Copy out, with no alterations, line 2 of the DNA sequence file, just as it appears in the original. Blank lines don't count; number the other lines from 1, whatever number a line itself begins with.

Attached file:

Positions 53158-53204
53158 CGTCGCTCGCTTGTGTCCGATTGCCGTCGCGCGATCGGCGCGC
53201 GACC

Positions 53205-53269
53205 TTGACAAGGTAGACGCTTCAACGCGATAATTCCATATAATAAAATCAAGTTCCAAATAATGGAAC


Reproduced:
53158 CGTCGCTCGCTTGTGTCCGATTGCCGTCGCGCGATCGGCGCGC